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 user 2006-12-05 at 12:54:00 pm Views: 53
  • #17332

    Conquering consumables
    sales of hardware earning limited margin, the importance of an
    effective consumables channel has becoming distinctly apparent in
    recent years. Not only does the sale of supplies and consumables cement
    the vendor-customer relationship, but it helps build brand loyalty and
    ensures a continuous flow of revenue. Channel Middle East reveals how
    the market is shaping up.There is no doubt that the Middle East
    consumables market is enjoying a boom in demand at present, driven
    largely by the fact that regional printer sales are expected to rise 5%
    this year. According to IDC, the market will be worth 1.7 million units
    by the end of the year, compared with 1.61 million units in 2005.This
    increase in demand naturally has a positive knock-on effect for any
    reseller dealing in the consumables market as customers snap up the
    supplies, cartridges and toner to make their hardware purchase
    valid.“The sale of hardware marks just the beginning of a long-term
    relationship,” said Khalil El-Dalu, general manager at Epson Middle
    East. “Selling the printer is just the first step as this is followed
    by sustained sales of supplies and consumables. These consumables are
    the main beef of the printing industry and the margins they bring in
    are more generous than that of the hardware sales.” He claims resellers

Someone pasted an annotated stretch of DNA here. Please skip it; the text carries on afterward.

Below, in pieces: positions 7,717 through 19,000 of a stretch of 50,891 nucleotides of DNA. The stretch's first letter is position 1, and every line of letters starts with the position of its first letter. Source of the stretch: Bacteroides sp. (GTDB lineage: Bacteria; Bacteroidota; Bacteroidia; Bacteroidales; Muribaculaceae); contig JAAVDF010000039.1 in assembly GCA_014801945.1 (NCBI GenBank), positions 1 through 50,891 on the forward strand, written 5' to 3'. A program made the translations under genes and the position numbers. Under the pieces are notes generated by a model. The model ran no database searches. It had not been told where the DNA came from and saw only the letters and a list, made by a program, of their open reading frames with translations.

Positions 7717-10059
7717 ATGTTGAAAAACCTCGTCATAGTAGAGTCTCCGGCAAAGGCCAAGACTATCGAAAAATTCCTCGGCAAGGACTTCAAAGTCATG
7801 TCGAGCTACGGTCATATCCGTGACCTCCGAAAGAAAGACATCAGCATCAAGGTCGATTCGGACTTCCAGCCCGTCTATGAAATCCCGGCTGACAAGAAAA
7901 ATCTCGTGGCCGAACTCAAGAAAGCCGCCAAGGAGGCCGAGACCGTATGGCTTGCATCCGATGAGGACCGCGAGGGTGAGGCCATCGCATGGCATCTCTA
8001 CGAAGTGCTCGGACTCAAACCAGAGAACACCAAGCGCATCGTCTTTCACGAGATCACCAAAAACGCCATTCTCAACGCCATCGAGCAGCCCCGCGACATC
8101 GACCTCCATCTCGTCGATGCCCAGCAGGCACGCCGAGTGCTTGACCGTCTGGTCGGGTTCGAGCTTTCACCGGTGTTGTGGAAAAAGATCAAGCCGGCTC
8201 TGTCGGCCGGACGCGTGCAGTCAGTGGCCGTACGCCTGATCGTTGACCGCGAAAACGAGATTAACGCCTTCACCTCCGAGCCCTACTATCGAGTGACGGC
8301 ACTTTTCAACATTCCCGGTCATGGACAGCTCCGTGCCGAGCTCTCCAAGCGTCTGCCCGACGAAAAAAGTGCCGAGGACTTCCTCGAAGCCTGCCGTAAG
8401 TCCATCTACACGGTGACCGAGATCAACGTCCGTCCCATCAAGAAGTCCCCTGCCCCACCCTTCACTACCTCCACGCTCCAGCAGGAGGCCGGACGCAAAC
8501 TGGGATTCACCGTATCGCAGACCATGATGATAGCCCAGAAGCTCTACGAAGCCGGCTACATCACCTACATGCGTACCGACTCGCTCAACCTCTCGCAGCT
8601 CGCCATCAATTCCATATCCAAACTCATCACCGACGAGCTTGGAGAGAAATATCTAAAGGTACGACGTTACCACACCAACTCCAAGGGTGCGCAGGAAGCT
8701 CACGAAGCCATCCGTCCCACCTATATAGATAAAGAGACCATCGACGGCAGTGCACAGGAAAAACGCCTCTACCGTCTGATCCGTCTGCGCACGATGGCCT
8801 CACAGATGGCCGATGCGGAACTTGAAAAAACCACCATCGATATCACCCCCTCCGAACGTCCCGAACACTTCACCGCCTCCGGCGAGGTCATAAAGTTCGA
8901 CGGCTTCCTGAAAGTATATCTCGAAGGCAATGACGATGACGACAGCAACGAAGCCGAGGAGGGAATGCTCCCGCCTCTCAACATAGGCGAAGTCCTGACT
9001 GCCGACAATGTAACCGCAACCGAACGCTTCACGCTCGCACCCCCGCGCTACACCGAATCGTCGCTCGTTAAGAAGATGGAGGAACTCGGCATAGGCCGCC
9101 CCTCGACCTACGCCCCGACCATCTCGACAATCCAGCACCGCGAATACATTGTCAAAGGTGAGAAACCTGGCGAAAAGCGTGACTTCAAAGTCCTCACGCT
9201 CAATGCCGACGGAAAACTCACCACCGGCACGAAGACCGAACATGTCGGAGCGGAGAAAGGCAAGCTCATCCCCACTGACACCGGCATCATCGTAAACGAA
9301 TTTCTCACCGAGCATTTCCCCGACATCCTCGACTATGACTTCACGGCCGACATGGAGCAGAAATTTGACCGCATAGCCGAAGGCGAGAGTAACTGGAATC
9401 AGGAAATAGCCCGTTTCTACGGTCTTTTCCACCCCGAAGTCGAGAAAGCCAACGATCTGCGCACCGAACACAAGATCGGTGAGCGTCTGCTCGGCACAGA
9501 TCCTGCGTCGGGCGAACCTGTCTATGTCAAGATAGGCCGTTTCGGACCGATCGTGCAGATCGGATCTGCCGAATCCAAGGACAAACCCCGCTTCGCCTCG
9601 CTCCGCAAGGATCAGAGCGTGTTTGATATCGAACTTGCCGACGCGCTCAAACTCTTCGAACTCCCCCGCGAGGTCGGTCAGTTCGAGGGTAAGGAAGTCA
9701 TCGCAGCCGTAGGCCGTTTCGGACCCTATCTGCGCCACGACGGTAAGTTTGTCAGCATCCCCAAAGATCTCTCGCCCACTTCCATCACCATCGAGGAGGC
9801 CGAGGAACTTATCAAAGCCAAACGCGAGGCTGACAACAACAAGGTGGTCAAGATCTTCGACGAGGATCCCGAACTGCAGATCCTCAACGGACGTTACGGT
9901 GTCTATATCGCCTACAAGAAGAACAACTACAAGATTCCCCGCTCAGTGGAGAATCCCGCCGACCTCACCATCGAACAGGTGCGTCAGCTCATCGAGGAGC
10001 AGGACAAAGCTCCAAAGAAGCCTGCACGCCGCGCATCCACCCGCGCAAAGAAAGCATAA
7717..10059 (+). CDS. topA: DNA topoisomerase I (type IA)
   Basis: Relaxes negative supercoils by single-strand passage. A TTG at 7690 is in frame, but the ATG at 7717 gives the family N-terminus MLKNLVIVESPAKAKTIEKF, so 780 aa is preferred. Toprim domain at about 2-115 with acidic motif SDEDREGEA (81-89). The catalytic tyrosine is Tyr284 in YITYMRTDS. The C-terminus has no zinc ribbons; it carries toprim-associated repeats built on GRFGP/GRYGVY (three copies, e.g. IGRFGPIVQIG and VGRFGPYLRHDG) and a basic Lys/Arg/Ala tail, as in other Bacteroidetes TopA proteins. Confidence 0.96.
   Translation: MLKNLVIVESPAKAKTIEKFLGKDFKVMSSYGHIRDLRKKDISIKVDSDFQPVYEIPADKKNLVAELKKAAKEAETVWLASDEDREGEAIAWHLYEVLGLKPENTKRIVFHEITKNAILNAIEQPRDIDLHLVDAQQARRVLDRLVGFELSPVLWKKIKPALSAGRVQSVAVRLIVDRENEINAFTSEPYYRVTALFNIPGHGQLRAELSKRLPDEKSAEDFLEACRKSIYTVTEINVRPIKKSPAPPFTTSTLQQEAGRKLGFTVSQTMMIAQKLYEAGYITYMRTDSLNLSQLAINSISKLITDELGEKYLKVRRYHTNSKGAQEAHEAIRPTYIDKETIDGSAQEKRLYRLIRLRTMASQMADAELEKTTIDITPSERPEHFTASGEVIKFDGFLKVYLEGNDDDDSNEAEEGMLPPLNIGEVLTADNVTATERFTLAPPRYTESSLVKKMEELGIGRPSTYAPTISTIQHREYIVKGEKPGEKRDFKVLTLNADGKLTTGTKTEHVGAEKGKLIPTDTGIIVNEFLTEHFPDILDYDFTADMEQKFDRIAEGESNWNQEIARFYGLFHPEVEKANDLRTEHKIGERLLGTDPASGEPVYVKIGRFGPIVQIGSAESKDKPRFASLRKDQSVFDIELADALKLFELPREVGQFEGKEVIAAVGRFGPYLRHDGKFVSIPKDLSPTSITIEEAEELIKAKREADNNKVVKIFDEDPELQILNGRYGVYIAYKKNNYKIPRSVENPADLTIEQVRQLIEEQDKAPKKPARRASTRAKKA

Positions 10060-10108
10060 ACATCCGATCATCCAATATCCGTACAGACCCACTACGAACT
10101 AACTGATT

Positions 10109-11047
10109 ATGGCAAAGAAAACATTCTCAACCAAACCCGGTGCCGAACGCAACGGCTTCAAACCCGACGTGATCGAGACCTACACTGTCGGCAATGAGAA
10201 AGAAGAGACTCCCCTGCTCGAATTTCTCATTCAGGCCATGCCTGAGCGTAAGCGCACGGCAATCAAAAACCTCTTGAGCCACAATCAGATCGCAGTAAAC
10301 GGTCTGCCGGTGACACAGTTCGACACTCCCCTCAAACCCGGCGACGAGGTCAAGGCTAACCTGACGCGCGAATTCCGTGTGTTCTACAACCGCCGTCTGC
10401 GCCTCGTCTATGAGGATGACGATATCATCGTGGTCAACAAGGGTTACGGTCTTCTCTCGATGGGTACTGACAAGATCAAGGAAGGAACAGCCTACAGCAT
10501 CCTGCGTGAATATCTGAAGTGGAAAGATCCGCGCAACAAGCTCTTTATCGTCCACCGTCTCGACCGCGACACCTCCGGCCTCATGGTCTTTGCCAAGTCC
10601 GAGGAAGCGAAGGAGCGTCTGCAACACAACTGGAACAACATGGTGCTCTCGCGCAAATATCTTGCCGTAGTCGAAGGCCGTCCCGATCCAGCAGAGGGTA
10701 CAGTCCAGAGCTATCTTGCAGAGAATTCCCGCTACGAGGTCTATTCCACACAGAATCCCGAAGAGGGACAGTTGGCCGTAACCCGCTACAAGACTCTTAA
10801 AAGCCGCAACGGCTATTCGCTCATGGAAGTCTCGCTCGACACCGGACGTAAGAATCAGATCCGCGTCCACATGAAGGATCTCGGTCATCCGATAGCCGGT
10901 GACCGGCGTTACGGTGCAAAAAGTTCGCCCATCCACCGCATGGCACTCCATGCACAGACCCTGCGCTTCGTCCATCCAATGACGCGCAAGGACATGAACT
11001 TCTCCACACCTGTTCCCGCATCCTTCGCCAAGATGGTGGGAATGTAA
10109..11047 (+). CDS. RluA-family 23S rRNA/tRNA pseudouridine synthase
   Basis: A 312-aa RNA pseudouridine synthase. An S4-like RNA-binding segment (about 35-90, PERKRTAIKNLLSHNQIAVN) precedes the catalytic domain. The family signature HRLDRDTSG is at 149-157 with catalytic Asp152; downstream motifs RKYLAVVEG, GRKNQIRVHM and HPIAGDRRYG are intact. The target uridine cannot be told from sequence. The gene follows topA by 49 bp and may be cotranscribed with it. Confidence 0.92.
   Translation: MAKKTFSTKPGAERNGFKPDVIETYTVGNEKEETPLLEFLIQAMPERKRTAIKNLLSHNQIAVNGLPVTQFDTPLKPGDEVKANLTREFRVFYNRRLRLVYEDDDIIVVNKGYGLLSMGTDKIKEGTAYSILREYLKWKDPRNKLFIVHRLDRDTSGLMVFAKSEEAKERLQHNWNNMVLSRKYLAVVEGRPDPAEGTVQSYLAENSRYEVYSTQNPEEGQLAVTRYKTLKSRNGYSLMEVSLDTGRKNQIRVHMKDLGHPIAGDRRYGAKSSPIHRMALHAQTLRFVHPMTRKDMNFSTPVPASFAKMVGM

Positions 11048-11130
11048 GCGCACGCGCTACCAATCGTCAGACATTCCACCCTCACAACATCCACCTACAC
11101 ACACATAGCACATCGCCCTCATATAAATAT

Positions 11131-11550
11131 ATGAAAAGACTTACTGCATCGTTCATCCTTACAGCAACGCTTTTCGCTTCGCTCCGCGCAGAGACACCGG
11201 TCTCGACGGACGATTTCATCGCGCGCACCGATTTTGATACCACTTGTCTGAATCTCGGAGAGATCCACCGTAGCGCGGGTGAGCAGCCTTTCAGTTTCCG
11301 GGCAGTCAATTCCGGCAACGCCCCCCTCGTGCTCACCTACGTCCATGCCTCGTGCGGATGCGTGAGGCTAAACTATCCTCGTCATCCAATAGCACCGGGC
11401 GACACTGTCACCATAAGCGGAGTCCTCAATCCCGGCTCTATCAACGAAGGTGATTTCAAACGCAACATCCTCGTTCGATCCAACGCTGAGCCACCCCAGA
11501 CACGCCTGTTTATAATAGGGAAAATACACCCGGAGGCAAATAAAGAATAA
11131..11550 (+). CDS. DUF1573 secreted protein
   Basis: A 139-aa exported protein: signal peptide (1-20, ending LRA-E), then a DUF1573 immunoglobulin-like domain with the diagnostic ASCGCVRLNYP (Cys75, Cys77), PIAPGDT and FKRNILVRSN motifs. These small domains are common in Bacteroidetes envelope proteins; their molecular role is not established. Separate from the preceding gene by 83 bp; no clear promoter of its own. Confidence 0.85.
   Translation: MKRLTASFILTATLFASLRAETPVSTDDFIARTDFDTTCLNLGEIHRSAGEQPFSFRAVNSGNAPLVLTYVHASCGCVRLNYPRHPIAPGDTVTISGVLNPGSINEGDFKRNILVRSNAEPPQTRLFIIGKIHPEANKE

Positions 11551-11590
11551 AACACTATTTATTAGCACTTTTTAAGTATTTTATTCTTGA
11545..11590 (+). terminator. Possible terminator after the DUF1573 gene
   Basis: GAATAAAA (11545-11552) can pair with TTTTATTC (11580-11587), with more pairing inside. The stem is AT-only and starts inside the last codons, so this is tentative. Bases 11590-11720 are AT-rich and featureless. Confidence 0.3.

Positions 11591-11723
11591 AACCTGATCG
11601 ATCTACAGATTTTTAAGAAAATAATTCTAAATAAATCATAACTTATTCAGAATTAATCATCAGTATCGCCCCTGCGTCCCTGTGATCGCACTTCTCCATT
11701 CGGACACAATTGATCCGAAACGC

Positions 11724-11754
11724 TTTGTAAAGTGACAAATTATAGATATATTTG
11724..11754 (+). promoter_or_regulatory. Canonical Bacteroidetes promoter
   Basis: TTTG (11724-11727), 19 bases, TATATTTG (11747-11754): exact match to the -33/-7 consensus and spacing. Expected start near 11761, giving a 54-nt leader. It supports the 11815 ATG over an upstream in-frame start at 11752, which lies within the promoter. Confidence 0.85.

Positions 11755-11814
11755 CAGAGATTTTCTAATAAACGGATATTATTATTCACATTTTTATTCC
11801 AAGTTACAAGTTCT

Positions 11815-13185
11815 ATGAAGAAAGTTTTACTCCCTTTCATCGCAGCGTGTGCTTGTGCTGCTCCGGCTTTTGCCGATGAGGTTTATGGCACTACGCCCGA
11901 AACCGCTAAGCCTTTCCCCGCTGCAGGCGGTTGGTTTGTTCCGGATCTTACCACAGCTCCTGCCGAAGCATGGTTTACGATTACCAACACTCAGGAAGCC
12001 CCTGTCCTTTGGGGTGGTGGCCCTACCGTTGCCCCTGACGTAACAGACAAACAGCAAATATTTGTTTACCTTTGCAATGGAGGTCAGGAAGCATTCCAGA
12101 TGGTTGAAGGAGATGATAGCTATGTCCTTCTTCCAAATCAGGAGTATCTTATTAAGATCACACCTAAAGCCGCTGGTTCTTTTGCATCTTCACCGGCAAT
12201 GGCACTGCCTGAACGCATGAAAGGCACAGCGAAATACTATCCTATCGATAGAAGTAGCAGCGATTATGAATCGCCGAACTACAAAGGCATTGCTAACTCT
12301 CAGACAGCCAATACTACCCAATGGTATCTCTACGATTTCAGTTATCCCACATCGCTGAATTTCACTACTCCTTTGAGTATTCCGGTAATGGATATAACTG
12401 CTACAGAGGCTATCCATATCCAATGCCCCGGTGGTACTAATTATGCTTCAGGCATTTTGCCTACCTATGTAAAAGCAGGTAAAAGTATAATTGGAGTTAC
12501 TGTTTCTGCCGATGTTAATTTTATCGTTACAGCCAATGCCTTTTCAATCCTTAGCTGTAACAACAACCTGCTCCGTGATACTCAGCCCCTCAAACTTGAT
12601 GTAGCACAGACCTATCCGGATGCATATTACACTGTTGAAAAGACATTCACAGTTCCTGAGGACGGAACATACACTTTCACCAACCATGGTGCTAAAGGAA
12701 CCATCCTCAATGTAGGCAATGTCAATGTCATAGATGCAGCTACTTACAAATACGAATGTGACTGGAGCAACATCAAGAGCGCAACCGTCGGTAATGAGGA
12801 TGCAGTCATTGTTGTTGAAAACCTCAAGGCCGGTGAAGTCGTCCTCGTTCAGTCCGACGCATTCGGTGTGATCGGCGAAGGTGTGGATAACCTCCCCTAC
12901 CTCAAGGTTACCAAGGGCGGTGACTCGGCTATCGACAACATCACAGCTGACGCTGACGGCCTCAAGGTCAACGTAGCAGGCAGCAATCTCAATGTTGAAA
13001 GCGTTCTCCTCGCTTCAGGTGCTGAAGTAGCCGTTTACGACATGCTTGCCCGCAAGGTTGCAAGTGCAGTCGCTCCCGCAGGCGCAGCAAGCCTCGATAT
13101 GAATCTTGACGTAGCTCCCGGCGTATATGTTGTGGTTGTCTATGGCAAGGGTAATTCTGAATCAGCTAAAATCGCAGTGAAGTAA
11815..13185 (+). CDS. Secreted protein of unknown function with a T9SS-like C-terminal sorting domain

can earn margins of between 15% and 30% from Epson consumables.These
    sort of numbers explain why the consumables market has become an
    attractive sector for IT resellers from Egypt to Oman. However, it is
    also a fiercely populated market with multiple channels — spanning
    petrol stations, supermarkets and traditional computers stores —
    looking for a piece of the action.Frank Sheu, CEO at Almasa
    Distribution, reveals just how significant the market has become to its
    operation: “Today, consumables deliver around 40% of our overall
    printing business,” he said. “The Middle East is considered to be one
    of the fastest growing markets worldwide. With our strategic approach
    to further extend our geographical reach and increase the customer
    base, we expect our revenue share of consumables to increase
    significantly within the near future.”The saturation of the printer
    market in recent years has seen many vendors come under fire from
    consumers for slashing the cost of printers yet sustaining high ink
    cartridge prices.John Ross, general manager at Oki Middle East, claims
    Oki takes a measured approach to its pricing strategy. “The sale of
    consumables is important to us and our channel as a way of balancing